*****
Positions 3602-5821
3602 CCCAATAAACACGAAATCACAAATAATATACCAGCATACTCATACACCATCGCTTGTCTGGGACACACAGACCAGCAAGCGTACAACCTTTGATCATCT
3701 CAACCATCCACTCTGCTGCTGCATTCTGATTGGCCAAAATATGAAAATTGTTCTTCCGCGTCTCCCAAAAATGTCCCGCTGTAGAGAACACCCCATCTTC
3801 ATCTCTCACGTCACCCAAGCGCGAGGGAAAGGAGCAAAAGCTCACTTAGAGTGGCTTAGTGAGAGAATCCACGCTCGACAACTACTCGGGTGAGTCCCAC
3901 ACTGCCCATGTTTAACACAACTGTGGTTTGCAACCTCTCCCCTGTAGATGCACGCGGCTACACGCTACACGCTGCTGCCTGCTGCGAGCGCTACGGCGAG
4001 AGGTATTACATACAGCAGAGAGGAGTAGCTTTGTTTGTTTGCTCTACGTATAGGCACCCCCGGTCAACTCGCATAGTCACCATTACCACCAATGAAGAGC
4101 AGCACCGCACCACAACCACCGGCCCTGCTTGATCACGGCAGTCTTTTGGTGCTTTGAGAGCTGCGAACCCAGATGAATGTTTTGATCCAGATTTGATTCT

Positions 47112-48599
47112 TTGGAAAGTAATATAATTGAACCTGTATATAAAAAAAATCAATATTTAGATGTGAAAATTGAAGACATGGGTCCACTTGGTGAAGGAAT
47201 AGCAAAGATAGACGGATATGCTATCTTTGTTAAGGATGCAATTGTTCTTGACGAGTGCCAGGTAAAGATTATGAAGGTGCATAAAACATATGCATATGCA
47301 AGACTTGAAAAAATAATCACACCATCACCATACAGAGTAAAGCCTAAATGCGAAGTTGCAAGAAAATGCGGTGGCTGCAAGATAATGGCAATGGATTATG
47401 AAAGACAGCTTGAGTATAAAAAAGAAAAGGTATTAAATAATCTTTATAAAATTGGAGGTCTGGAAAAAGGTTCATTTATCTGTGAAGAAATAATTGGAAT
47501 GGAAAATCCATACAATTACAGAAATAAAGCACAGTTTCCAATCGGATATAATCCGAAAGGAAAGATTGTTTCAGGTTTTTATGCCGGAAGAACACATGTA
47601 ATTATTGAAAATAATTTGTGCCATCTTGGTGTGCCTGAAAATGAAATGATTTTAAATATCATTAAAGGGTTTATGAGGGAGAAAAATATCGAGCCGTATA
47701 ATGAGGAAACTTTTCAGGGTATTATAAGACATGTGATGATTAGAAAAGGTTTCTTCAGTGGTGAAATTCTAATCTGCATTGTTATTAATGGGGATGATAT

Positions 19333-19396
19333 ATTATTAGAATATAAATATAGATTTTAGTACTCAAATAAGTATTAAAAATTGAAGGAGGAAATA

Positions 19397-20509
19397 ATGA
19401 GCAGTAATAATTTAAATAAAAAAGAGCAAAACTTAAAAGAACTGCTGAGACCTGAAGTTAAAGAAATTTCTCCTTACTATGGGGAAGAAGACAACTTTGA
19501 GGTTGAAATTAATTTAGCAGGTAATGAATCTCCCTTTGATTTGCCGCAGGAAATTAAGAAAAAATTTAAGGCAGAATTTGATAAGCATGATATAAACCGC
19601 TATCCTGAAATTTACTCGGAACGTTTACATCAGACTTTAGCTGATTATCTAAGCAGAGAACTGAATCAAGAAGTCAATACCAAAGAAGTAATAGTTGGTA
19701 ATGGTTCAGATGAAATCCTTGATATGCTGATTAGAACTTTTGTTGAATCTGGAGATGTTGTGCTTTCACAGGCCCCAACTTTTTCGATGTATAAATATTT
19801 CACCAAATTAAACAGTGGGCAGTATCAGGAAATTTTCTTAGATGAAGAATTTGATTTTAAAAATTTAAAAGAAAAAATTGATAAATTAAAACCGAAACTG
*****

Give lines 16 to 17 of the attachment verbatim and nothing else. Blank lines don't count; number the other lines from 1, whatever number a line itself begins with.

Positions 19333-19396
19333 ATTATTAGAATATAAATATAGATTTTAGTACTCAAATAAGTATTAAAAATTGAAGGAGGAAATA